In memoriam, The princess, and Maud

 
9781236080295: In memoriam, The princess, and Maud

This historic book may have numerous typos and missing text. Purchasers can download a free scanned copy of the original book (without typos) from the publisher. Not indexed. Not illustrated. 1902 Excerpt: ...but lonp'd To follow: surely, if your Highness keep 195 Your purport, you will shock him ev'n to death, Or baser courses, children of despair." "Poor boy," she said, " can he not read--no books? Quoit, tennis, ball--no games? nor deals in that Which men delight in, martial exercise? 200 To nurse a blind ideal like a girl, Methinks he seems no better than a girl; As girls were once, as we ourselves have been: We had our dreams; perhaps he mixt with them: We touch on our dead self, nor shun to do it, 205 Being other--since we learnt our meaning here, To lift the woman's fall'n divinity Upon an even pedestal with man." She paused, and added with a haughtier smile "And as to precontracts, we move, my friend, 210 At no man's beck, but know ourselves and thee, 0 Vashti, noble Vashti! Summon'd out She kept her state, and left the drunken king To brawl at Shushan underneath the palms." "Alas your Highness breathes full East," I said, 215 "On that which leans to you. I know the Prince, 1 prize his truth: and then how vast a work To assail this gray preeminence of man! You grant me license; might I use it? think; 200. 1847-48-50. exercises. 203. 1872 and onward, ourself. 207. 1847-48. To uplift. an. 1877 and onward, ourself. 212. Or Vashi; cf. Esther i. 11, 12, and passim. Ere half be done perchance your life may fail; Then comes the feebler heiress of your plan, And takes and ruins all; and thus your pains May only make that footprint upon sand Which old-recurring waves of prejudice Resmooth to nothing: might I dread that you, With only Fame for spouse and your great deeds For issue, yet may live in vain, and miss, Meanwhile, what every woman counts her due, Love, children, happiness?" And she exclaim'd, 220 225...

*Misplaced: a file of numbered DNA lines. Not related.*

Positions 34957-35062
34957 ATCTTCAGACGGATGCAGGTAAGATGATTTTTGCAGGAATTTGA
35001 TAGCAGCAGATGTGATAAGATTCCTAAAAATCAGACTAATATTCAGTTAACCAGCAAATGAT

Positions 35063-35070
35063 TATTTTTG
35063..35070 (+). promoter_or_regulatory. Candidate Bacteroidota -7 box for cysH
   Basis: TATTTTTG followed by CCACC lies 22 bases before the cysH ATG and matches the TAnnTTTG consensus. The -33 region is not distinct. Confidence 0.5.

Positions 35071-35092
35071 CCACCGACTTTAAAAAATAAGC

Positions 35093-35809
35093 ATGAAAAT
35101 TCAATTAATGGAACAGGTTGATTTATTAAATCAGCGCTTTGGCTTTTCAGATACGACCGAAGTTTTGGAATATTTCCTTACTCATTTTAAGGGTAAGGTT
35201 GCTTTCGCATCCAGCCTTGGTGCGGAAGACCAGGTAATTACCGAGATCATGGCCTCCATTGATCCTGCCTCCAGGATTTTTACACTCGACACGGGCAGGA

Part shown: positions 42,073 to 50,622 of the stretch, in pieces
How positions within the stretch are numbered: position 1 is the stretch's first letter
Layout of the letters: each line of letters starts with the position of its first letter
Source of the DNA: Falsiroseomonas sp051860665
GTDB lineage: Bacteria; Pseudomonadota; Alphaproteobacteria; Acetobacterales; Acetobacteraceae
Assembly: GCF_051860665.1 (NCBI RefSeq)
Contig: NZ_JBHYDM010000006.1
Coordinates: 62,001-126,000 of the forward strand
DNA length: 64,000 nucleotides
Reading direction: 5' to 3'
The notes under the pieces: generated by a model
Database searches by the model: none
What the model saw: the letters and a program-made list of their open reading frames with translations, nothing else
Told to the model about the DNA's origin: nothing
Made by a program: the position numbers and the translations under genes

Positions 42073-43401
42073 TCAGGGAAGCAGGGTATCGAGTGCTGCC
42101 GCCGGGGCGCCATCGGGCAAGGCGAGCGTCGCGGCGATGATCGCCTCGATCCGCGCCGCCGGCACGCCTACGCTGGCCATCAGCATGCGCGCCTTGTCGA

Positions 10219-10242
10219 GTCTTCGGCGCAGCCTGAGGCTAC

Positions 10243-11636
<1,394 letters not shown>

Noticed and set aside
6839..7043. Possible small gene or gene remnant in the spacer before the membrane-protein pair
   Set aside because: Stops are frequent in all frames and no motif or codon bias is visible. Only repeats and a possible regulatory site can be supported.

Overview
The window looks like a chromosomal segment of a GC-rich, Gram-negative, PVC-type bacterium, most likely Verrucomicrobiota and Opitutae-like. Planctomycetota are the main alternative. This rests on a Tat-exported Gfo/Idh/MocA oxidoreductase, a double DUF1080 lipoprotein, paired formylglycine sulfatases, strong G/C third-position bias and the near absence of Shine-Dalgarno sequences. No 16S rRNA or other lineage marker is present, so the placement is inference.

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About the Author:

Alfred Lord Tennyson (1809a1892) published his first two volumes of poems in 1842, establishing him as the leading poet of his generation. He is buried in Westminster Abbey.
Christopher Ricks is Warren Professor of Humanities and codirector of the Editorial Institute at Boston University. He is the editor of six poetry collections, including "The Oxford Book of English Verse,"

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